Europe 'must consider its place in the world', ECB's Lagarde says
At a time when "uncertainty abounds" and the conventional wisdom in diplomacy and economics was being "challenged", Europe "must consider its place in the world and reset its ambitions", argued the European Central Bank's new President.
In prepared remarks for a speech delivered at the Frankfurt European Banking Congress, ECB chief, Christine Lagarde called on authorities to complete the single market in services and the European and Monetary Union, with the latter meaning an increased role for fiscal policy, or government spending.
Those would bring allow monetary policy, the ECB's remit, to achieve its goals more quickly and fewer side-effects, she said.
It would also help those national economies that needed to rebalance to do so more easily and in turn create greater economic resilience against any downturn.
According to Lagarde, new studies pointed to a potential gain from full implementation of the European Union's Services Directive in the order of €380.0bn, while completion of the single digital market alone would add over €170.0bn annualy.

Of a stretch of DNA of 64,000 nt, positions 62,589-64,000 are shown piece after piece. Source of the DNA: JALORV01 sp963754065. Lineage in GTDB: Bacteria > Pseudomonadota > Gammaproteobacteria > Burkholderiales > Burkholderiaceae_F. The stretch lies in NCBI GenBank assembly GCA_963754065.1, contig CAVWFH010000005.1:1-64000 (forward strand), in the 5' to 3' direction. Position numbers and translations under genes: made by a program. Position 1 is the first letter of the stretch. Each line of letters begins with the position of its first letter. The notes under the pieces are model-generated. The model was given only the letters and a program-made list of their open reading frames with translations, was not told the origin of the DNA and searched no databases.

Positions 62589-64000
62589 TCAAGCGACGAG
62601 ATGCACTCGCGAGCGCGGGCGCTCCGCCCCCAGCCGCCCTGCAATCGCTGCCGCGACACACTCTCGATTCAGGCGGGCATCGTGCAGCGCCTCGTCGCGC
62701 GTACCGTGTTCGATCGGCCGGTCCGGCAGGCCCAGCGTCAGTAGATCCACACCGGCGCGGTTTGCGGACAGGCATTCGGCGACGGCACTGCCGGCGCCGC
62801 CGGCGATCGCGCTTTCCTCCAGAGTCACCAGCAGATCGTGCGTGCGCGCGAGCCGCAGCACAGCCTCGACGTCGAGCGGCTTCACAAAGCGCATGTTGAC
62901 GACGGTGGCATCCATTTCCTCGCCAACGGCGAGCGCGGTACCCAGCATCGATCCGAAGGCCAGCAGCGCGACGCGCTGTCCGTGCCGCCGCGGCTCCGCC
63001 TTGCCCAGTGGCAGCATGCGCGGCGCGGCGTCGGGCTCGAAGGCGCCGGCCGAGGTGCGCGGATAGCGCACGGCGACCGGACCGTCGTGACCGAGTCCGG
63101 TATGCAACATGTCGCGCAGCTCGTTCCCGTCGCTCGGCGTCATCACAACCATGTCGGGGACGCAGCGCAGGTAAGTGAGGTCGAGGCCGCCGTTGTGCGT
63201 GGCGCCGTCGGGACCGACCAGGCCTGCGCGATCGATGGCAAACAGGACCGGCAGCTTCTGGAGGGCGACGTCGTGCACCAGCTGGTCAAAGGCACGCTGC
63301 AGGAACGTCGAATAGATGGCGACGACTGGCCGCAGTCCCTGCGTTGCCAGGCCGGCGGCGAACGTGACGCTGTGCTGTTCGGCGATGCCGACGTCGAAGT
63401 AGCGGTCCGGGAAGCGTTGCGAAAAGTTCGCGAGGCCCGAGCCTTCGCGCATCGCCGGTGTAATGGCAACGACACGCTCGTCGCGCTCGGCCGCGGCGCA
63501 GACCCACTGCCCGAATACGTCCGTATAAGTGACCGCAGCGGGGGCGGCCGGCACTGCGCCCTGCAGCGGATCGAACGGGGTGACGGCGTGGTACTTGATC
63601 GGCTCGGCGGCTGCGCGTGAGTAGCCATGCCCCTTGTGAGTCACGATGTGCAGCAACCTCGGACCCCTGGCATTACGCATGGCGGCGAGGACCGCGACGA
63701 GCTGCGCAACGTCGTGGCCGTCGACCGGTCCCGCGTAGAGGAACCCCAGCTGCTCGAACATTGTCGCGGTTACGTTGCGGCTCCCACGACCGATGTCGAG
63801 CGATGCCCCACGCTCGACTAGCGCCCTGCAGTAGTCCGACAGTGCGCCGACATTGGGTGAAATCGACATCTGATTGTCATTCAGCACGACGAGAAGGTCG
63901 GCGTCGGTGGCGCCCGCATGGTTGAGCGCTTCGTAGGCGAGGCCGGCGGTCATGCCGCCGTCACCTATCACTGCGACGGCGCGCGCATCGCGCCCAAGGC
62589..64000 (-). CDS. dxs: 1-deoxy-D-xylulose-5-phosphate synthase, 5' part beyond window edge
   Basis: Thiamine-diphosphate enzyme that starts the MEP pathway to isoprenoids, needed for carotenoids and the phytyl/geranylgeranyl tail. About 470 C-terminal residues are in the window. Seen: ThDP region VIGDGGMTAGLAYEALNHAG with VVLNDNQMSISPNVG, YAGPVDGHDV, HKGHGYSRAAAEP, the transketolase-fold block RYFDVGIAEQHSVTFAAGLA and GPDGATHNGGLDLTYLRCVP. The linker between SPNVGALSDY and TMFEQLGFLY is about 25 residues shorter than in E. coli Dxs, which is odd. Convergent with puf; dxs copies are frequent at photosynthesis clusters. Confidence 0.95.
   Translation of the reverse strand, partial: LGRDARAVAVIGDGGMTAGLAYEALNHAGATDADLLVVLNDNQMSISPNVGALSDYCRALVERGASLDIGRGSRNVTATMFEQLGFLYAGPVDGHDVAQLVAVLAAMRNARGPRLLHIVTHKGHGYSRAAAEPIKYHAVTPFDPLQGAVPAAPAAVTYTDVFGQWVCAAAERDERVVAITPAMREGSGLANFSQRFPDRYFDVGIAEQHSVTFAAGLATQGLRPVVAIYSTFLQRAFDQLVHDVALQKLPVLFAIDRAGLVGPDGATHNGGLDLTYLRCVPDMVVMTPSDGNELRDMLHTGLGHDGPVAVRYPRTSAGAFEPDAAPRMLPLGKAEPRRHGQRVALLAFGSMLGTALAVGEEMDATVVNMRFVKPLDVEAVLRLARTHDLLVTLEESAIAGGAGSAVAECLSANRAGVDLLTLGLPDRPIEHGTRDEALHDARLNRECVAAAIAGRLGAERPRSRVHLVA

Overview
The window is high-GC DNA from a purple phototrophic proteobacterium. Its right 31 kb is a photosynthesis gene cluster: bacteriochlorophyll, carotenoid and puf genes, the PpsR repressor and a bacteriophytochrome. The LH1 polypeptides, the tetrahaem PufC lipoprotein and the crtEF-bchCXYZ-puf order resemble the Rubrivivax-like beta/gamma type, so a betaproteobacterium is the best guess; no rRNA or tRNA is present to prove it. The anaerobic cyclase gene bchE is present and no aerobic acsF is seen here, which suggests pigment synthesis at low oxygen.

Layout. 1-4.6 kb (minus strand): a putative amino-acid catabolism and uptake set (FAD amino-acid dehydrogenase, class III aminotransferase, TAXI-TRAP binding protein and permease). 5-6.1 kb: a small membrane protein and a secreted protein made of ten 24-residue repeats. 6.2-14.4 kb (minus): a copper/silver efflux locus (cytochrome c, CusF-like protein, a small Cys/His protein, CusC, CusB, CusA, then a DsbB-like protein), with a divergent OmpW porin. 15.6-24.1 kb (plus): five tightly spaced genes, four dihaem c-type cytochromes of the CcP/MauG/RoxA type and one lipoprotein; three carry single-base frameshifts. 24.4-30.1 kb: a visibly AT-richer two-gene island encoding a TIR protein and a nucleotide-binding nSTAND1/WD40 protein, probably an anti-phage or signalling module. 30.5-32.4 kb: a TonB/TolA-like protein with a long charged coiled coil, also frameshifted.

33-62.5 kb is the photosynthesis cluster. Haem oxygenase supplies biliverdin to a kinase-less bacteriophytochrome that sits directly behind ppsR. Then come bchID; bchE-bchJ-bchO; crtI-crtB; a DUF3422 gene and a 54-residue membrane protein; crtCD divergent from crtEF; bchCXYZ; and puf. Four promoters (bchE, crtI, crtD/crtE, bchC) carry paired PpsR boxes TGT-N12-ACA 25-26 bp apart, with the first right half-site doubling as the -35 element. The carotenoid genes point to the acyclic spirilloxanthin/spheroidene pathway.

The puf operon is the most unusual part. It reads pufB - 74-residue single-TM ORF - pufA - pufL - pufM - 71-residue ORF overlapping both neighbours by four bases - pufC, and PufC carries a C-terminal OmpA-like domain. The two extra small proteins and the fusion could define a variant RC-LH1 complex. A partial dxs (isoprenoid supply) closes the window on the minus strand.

Lagarde was careful to note the need to avoid generating any so-called 'moral hazard' by excessive public sector spending, which would result in undersaving and too much risk-taking.
Nevertheless, if EMU was not completed, the result would be the opposite, oversaving, too little risk-taking and less resilience.
"We have a unique possibility to respond to a changing and challenging world by investing in our future, strengthening our common institutions and empowering the world’s second largest economy.
"All of this would be a game changer, not just for our own stability and prosperity, but for that of the global economy, too.
"It does require us to think differently about Europe. It will almost certainly not be easy. But as St Francis of Assisi once said, "start by doing what's necessary; then do what's possible; and suddenly you are doing the impossible."